Friday, August 23, 2013

Secretary becomes collector!

I once was a secretary.  
Perhaps I should say I've been many secretaries...insurance secretary, medical secretary, 
art studio/advertising agency secretary in the private sector.
I then worked in the public sector, state government human resources offices, and eventually a state psychiatric hospital. Suddenly my title changed, I became an administrative assistant. The term secretary became old-fashioned, seemingly around the same time typewriters and steno pads were ousted by 
Dictaphones and computers.

The secretary as a desk seems to have lived a much longer
  life, and it has a very interesting history......read
more HERE.

This week I took a little time to change some 
of the bits displayed on the secretary's doors. 
When I purchased this antique piece from 
SuzAnna's Antiques several years ago 
it was already painted, all I did was make the 
padded bulletin boards for the doors, attached 
with Velcro they have become quite useful. 

The secretary lives in my guest room. Sometimes I sit 
here with my sleek silver laptop, often reminiscing about 
the old days tapping away on a bulky black typewriter.
I completed a two year advanced secretarial course at an 
English technical college, learning to type on a manual, 
and flipping the lined pages of the steno pad as I 
learned Pitman shorthand. 
Later, working my first job at a British insurance company, 
still used a behemoth manual.....then, 
moving to Washington, D.C., in my first job I learned 
to use what was the amazing IBM Selectric typewriter.
How times have changed......and where on earth have those 
fifty plus years gone.
What equipment did you learn to type on?
I just know some of you are young enough to have never 
actually used a typewriter!

13 comments:

  1. I love old secretaries (the wooden kind, but the human kind are fun, too). Like you, I learned to type, in high school, on a manual typewriter. Electrics were standard by the time I got my first job as receptionist/secretary in a bank. But when I moved to an insurance office and they had an IBM selectric, I thought I'd achieved the pinnacle of technology. HA! Didn't take long for computers to take over.

    Your use of the secretary is great - love the bits and pieces tucked into the doors.

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  2. I learned to type in HS typing class on an electric typewriter. I tried taking shorthand in HS too, but really disliked it, so I dropped the course.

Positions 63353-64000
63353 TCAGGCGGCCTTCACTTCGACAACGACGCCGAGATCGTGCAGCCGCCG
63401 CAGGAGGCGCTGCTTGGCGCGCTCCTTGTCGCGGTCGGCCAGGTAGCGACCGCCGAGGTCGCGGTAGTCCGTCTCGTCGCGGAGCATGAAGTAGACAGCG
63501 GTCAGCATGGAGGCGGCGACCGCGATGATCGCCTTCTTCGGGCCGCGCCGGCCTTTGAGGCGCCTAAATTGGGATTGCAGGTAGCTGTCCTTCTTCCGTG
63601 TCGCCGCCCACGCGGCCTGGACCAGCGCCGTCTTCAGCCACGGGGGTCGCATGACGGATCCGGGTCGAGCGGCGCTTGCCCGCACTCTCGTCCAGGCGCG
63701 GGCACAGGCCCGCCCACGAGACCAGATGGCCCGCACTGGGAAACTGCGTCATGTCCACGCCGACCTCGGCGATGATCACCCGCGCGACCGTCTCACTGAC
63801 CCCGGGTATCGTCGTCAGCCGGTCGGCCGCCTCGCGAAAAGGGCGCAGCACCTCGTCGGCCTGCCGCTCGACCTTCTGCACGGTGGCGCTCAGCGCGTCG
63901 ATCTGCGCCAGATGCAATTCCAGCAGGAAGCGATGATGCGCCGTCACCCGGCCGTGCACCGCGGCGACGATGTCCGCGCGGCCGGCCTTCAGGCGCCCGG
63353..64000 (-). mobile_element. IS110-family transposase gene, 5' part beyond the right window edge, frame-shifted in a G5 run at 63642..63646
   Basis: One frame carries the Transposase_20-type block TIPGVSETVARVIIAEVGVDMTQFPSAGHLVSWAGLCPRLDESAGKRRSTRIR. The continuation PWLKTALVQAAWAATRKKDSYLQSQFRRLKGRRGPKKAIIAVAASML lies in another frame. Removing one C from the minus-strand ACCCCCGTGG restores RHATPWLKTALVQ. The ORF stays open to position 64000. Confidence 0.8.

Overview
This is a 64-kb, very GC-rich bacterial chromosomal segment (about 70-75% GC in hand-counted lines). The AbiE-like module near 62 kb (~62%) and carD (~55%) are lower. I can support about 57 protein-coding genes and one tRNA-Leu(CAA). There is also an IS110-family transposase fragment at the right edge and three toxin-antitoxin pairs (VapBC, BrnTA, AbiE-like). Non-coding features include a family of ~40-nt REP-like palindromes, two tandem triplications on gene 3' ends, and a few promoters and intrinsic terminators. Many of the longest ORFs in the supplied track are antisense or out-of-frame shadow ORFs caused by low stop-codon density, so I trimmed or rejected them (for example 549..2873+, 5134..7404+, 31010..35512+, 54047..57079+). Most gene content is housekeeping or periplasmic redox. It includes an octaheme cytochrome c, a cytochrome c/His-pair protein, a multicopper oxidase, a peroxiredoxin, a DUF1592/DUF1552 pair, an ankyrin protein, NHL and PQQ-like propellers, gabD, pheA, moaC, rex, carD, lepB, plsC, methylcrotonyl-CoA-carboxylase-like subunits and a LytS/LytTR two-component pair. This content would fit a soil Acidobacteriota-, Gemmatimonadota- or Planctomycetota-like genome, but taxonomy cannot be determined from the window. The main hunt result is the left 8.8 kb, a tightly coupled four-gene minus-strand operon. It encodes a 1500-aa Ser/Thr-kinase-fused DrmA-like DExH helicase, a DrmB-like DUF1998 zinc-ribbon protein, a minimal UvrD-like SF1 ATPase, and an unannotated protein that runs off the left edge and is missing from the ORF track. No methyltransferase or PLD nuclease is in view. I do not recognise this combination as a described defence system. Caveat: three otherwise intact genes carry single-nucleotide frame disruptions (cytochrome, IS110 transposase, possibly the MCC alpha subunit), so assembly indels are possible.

I really love your old secretary.
    Hugs,
    Penny

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  3. I too learned to type on an 'old fashioned' typewriter! Did you know that originally secretaries (human) were known as 'Typewriters'?

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  4. I learned on a manual typewriter to the sound of the tick tock of the metronome in the background. I can remember my p's and q's being very faint and having to retype those. I have been many titles from secretary, PA, EA, Co-ordinator, but now I have the title of secretary again but in a whole different world, basically meaning management, co-ordinator and second guesser to my boss, the typing is virtually non-existent apart from emails! It's amazing how the title has been recycled along with those gorgeous old machines which are now becoming collectors items.

    Your secretary looks wonderful!

    Chel x

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  5. We had the big black Underwood typewriters in high school - clunky they were, and hard on the fingers. I've read that there was a great clamor that went out - from men, that women would become hunch backed old hags with witch fingers, from typing on those old typewriters (yet it was men who hired the women to do the typing that they themselves could not do). We had one IBM Selectric in the classroom and we all got turns practicing on it - wow - what a difference - you'd hear a lot of laughing from that corner as each new person tried out the Selectric. But we were told that it was dream to think that offices would convert to such a strange machine as the Selectric - we would be old and grey before any changes ever came in typewriters - so we were to learn well how to use the Underwood.

    For my high school graduation I got a cute little turquoise portable typewriter and recently I saw on sold for 400.00 on ebay - go figure. I sure don't want to type on one again - even if it was easier than the big black Underwood.

    I love your secretary - so delightfully decorated.

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  6. Oh my!! I learned to type on an Underwood manual and when I graduated to a Selectric it was hard. The thing got away from me until I got used to it. People I work with now marvel at the idea that I don't have to look at the keyboard to type. Then again, I can't text with my thumbs. Everything in it's own time.